“The pushback we are getting in public health, it’s a lot,” St. Croix County Health Officer Kelli Engen said. “I know we have opposition to the practices that our health department is doing. There seems to be more and more of that. But this is our role. This is what we do.”
In Eau Claire County, opposition to coronavirus safety measures came in another form on Monday, when Health Department officials announced that fake signs had been posted at some businesses saying they had been closed because of COVID-19 cases at those establishments. Cases of the virus had not been detected at those 50 or so locations, the health department said, and the signs were not the work of health department officials but of a group of citizens opposed to proposed city and county ordinances that would clarify the authority of local health officials to enforce an existing health order related to the virus.
“We believe that this ‘spamming’ is part of a misinformation campaign related to the communicable
disease ordinances being considered by the City Council and County Board this month,” the release states.
Eau Claire City-County Health Department Director Lieske Giese said the signs appear to have been posted at businesses on Sunday. The fake-closure signs temporarily disrupted business at many locations, she said, resulting in cancelled appointments and other lost business.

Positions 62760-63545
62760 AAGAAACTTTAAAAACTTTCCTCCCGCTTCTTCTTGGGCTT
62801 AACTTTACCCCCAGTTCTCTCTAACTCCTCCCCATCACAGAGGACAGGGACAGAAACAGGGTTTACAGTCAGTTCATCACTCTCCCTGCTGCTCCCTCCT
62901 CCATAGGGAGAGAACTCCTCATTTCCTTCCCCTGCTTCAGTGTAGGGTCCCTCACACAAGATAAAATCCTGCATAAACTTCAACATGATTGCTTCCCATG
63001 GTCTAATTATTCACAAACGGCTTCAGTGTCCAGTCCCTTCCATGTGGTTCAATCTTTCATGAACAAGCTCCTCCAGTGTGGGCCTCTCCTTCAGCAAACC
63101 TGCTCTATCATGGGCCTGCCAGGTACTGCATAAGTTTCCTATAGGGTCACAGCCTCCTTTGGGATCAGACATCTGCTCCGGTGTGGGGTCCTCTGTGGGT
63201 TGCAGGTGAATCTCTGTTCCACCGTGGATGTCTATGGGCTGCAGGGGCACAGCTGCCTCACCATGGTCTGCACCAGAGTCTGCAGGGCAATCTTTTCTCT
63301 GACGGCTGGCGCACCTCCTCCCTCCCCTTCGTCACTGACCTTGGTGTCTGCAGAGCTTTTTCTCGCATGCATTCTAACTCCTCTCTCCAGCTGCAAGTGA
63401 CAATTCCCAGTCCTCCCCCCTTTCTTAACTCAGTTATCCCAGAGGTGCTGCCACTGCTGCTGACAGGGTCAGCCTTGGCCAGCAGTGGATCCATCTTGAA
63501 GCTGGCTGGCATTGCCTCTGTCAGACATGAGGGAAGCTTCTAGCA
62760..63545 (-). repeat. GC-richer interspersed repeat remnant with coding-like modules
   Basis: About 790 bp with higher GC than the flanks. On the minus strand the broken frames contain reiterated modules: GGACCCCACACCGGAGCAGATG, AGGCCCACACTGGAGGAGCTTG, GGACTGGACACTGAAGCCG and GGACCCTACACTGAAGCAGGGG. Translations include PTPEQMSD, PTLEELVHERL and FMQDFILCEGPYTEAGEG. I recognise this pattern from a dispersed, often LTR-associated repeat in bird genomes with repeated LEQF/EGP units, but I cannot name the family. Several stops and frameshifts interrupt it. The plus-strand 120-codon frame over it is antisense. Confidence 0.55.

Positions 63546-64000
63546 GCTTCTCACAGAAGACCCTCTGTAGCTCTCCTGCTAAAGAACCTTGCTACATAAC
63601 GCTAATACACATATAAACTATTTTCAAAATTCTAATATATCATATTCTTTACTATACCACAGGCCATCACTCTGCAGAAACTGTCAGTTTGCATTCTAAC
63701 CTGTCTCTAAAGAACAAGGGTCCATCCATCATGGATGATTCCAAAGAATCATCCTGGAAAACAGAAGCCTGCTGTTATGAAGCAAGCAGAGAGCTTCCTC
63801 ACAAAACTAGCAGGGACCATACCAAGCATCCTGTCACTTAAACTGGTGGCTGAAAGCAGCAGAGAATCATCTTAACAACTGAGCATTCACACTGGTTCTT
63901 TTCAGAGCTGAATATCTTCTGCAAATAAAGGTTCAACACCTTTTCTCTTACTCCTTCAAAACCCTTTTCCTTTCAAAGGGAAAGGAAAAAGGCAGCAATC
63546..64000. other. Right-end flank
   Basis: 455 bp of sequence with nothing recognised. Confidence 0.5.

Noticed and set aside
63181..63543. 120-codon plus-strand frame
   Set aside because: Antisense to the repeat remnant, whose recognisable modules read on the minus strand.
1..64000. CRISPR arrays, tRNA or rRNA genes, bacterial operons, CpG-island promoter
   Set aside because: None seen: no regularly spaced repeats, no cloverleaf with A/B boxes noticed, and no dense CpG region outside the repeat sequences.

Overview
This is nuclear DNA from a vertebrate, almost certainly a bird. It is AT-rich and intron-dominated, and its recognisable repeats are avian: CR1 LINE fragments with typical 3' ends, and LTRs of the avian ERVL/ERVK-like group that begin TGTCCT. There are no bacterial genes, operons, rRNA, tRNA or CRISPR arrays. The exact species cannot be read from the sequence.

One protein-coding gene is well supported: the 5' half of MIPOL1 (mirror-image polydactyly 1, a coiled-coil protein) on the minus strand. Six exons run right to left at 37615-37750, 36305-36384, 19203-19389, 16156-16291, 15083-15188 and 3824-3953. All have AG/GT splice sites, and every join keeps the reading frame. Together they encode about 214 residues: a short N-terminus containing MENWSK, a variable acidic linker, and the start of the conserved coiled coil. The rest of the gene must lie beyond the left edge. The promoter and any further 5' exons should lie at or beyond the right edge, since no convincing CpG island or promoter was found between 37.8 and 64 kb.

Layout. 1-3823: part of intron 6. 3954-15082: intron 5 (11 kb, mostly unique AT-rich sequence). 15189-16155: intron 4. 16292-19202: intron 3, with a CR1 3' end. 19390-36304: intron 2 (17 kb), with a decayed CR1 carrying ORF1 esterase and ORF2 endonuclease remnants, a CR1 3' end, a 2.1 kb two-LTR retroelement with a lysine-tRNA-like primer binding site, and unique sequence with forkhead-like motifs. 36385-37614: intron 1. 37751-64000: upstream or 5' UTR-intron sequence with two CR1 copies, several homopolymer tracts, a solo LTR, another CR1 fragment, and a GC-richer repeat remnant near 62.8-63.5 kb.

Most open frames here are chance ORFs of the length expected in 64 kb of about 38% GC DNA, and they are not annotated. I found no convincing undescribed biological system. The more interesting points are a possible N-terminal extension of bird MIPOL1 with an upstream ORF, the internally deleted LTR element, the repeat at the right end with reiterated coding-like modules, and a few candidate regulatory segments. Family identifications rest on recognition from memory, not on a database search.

“That kind of fear and mistrust in our community is nothing we should want,” Giese said.
Resistance to masks and other public health guidelines doesn’t just come from the general public, health officers said, but from local and state government officials in some locations who are opposed to such measures being made mandatory. Those pressures, combined with growing stresses of dealing with an ever-growing number of COVID-19 cases, are prompting public health workers to leave the profession, health officers said.
“If this continues, it’s going to put the health of the public at even higher risk,” Snyder said. “That’s not something we can afford right now.”